Bureau of Land Management, Idaho.
The Great Rift is one of only two such features in the world. At 635 square miles, it is considered to be the largest, deepest, and most recent volcanic rift system in the continental United States. Many of Idaho`s most fascinating geological features lie along this potential wilderness. A tremendous fissure extending 65 miles opened up to emit successive lava flows some 15,000 years ago. This volcanic landscape with spatter caves, ice tubes, caves, and cinder cones awaits the adventurous desert hiker. It contains undisturbed and unusual geologic features throughout the 380,000 acres of the Craters of the Moon and Wapi lava flows. Abundant wildlife, including sage grouse, mourning doves, mule deer, and antelope, inhabit the area. Visitors can marvel at the scale-like formations of the Blue Dragon lava flow, hike the sharp and broken a`a lava of the Bear Park Kipuka, and explore lava tube caves inhabited as early as 1200 A.D.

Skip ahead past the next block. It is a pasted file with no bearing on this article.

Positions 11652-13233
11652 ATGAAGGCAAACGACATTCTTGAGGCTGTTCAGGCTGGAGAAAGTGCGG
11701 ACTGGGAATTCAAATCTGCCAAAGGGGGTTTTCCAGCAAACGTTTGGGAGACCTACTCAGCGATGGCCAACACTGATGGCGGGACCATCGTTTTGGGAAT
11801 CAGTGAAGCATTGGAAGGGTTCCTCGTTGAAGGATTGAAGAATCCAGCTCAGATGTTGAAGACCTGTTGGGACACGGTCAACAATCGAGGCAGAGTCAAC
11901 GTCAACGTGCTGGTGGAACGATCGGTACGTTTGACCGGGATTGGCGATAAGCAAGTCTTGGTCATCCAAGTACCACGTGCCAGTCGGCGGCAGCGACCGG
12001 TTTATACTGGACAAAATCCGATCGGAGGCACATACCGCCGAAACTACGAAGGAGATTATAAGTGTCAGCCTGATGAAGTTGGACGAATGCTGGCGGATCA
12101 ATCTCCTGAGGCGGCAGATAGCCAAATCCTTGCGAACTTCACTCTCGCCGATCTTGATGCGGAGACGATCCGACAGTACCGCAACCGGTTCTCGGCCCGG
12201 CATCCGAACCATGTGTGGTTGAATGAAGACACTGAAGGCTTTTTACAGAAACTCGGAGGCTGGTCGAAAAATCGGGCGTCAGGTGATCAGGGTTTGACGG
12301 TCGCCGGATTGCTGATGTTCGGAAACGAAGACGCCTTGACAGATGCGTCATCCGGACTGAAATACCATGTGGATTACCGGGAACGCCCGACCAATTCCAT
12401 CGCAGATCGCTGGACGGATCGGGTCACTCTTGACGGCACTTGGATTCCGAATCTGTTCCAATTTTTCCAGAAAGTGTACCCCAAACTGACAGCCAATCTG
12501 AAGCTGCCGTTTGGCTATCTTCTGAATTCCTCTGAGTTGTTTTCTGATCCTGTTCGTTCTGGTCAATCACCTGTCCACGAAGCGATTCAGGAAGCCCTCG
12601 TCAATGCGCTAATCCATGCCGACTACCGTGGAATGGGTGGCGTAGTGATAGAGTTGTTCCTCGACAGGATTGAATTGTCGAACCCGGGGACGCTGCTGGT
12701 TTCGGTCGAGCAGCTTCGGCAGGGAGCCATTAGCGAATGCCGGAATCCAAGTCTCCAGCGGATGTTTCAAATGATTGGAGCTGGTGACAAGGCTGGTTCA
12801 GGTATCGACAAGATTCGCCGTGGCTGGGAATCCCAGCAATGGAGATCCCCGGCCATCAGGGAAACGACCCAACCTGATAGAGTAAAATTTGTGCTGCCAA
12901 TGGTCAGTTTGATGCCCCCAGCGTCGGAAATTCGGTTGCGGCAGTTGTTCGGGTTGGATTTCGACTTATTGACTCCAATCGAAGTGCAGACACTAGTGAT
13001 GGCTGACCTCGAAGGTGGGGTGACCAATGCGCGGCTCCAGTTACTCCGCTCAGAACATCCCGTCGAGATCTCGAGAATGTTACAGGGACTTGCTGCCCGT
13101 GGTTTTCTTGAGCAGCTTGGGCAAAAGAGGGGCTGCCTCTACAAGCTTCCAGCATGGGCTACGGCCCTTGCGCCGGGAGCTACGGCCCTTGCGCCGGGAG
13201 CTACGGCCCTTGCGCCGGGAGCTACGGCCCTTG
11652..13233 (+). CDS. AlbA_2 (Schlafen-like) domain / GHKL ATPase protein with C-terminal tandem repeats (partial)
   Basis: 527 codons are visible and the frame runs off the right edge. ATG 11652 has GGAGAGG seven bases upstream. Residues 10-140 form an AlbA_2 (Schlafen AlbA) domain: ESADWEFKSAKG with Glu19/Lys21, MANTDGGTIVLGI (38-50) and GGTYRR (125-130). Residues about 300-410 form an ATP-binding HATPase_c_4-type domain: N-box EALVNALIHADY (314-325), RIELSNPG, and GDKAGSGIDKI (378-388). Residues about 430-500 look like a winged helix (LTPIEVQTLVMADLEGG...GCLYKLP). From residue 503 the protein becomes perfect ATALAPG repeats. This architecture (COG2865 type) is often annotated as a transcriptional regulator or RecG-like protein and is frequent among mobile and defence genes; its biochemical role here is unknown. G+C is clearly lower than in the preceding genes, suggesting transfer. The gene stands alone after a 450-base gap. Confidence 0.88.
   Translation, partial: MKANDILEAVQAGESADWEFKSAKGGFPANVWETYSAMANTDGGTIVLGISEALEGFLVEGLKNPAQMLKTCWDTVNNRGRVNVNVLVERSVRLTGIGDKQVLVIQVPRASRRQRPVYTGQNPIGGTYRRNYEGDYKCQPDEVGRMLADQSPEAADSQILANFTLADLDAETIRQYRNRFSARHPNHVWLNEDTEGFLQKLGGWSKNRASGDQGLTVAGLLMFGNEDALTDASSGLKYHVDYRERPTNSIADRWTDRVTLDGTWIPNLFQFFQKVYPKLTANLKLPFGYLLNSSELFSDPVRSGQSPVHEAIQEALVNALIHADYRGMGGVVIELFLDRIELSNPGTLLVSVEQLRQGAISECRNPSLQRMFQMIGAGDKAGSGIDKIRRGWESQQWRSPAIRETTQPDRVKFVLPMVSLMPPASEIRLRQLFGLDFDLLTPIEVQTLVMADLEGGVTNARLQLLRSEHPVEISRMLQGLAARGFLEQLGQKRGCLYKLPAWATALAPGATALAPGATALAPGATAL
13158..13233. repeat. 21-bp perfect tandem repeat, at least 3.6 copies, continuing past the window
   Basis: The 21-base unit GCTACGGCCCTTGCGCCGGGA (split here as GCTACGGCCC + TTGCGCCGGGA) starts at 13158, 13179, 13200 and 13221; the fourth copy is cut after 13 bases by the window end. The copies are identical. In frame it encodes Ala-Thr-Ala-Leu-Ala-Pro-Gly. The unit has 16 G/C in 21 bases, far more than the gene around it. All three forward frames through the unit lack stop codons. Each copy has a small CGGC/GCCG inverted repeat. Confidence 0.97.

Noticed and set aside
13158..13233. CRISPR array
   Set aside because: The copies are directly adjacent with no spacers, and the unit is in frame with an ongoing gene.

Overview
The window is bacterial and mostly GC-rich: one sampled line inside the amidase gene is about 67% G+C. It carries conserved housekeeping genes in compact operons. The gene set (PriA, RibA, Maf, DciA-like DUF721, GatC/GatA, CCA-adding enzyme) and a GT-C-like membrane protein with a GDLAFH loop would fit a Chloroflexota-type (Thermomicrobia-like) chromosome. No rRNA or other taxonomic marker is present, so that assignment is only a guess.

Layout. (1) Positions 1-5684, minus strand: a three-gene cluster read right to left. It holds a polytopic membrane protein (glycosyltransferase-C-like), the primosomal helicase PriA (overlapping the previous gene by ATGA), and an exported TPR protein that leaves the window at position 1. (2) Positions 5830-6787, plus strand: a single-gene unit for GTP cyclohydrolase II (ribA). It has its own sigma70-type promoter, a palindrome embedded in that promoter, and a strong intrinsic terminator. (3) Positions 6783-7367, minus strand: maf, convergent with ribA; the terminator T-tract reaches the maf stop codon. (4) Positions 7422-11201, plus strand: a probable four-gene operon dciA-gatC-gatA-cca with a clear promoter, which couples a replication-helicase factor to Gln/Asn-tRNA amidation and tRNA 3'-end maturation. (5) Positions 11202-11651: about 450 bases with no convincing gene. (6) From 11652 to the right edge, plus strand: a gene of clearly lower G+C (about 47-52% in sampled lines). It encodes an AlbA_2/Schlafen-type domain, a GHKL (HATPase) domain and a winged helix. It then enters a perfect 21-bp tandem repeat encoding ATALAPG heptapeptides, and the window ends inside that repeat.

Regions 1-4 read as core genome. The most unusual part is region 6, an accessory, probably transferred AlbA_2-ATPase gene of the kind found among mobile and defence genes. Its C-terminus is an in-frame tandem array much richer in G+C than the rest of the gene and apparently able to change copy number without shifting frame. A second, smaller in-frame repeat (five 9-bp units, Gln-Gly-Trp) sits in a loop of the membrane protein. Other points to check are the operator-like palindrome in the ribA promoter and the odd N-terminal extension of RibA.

From I-86 northeast of American Falls, take exit 40 and head northeast on ID 39 past American Falls Dam. After passing the dam, turn left on Center Pleasant Valley Road (2600 S) and drive about 7 miles east to Lava Bed Road. Turn right and drive north about 6 miles to Crystal Ice Cave Road. About a 6 mile drive on a dirt road will take you in the general vicinity of the Great Rift to a spot called "The Frying Pan."